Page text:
Season Openers
Ken Kewley’s collages at Lori Bookstein; Michael Tompkins’s still lifes come to New York; Biomorphic abstraction from the 1940s at Michael Rosenfeld.

Ken Kewley
Ken Kewley's Bather (after Renoir) 2005

KEN KEWLEY’S FIRST SOLO SHOW at Lori Bookstein is a sophisticate’s delight. A smart, lively colorist, his instinct for planes and values makes collage a natural route to fractured but fully legible representation. Miniature formats belie the complexity of these collages. He considers modelled forms from a rhythmic point of view, creating an opposition of tonal movements that yields multiple color harmonies. His figures are particularly captivating, calling to mind the planar intelligence of Andre L’Hote’s leavened Cubism. Do not miss the pleasure of it.


IF YOU LIKE ENIGMAS, YOU WILL ENJOY Michael Tompkins’s dense still life constructions, debuting in New York at Paul Thiebaud Gallery. Mr. Tompkins raids the pantry, selecting objects for their formal qualities: size, shape or color. He arranges disparate items at eye level in interlocking architectural units that yield an ingenious sculptural harmony—not unlike one of Louise Nevelson’s boxed constructions. Dissimilar textures and materials plus an occasional apple or pear are unified by a complex geometry that implies a solidity that is not there at all. Such is the paramount illusion at work in these wonderfully artificial realities.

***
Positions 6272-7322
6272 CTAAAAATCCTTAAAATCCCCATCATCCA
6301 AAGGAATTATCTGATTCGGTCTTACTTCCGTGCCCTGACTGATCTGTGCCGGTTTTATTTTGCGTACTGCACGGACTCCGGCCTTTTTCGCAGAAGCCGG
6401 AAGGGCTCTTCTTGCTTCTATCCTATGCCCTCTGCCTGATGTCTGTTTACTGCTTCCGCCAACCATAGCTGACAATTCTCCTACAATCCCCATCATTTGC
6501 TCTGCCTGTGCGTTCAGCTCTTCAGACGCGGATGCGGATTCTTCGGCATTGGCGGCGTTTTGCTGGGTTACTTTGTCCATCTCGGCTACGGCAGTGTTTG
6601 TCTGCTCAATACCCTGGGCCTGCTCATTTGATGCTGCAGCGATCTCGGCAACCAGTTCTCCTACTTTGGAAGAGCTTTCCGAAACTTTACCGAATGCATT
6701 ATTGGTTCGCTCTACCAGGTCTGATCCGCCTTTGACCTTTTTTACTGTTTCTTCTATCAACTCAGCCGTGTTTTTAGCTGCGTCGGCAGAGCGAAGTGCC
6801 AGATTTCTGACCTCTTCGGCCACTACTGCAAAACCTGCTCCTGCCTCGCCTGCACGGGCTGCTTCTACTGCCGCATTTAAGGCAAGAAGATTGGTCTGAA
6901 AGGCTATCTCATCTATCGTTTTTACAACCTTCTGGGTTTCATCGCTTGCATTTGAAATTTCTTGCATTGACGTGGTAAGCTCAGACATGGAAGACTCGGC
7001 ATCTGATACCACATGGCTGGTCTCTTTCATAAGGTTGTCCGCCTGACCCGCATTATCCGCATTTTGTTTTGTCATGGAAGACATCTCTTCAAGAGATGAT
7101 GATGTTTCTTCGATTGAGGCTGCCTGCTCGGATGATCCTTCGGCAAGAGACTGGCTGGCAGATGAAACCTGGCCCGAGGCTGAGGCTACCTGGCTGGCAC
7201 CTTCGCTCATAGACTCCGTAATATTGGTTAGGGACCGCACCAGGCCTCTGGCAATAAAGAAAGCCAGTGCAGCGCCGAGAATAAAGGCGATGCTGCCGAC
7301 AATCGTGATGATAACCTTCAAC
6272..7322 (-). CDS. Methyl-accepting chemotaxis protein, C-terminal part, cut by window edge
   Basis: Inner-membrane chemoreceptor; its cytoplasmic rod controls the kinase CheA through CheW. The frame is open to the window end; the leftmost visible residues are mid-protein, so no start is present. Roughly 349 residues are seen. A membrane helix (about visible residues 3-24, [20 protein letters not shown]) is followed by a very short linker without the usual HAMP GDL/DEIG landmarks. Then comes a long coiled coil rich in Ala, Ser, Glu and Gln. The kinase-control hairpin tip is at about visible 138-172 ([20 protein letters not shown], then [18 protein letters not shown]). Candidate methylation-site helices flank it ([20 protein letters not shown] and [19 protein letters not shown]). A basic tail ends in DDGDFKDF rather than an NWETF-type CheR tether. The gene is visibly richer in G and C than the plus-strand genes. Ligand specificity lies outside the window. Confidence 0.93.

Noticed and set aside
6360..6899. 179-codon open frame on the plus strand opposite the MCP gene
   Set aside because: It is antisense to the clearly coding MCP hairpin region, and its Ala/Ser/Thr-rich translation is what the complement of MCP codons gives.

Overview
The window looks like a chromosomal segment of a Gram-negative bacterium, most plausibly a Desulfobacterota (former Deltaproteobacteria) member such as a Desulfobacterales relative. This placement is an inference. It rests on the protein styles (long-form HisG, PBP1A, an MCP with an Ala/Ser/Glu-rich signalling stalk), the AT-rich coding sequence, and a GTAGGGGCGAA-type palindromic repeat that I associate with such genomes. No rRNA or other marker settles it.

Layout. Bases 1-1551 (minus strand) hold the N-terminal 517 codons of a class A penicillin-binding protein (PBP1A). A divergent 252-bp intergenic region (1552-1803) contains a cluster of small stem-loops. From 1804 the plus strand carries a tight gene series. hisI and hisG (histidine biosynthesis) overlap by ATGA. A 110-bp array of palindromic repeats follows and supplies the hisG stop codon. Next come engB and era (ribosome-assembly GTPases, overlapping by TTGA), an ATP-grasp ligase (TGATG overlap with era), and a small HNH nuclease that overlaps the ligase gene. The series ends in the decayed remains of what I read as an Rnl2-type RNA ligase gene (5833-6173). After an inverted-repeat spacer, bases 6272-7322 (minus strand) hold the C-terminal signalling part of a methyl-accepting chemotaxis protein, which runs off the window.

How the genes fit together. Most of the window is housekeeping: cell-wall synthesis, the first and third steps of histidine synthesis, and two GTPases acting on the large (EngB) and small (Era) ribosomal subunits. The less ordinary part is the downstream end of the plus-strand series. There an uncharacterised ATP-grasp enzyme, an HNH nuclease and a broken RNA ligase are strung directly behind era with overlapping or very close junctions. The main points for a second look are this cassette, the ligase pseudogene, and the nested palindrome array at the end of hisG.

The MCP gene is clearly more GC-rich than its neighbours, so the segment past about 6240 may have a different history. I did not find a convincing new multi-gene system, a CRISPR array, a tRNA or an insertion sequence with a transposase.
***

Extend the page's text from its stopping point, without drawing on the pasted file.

Michael Tompkins's Mackerel's Barge (detail) 2005

Spatial ambiguities learned from Morandi combine with multiple perspective points (more accurately, single point perspective repeated at every eye stop) to destabilize the seeming realism of the composition. Surely his shelf is too shallow for that bulging detergent bottle tucked behind a tomato can. What slender book can stand unsupported, a dish poised on its spine, like the one in “Container” (2004)? But Tompkins’s mise-en-scène obeys compositional needs first; gravity and true measure can wait.

Worked in oil on gessoed panels, his surface recalls William Harnett’s methodical literalness. This encourages categorization as trompe l’oeil; and so it is, up to a point. But the work’s internal coherence is conceptual and suggestive, not imitative. Berkeley-based, Mr. Tompkins’s debt to Wayne Thiebaud is clear; less so are subtle links to John F. Peto. Like Peto, he uses books both as geometric units independent of their descriptive value and as totems of culture. While brand names and texts on packaged goods are illegible, book titles are lovingly delineated, signals of intellectual life. “Arrangement with Lemon and Lime” (2005), a congested assemblage dominated by books, follows Peto’s emphasis on the fragile stability of their confinement.


HAVE YOU EVER FELT STIFLED BY AN EXHIBITION? Ever wondered if art—and the sham profundity it generates—might not be good for you?

Michael Rosenfeld Gallery’s exhibition of 25 abstract Surrealist works is a sampler of the genesis of Abstract Expressionism. Sixty years out, these biomorphic testaments to automatism and the unleashed subconscious look as dated as the mirrored cocktail tables, gathered peplums and cork wedgies of the 1940s. One of the more airless idioms ever produced, its supporting assumptions and rhetoric have become the table salt of contemporary culture, so pervasive and taken-for-granted, that we do not notice how the additive has increased with the decades.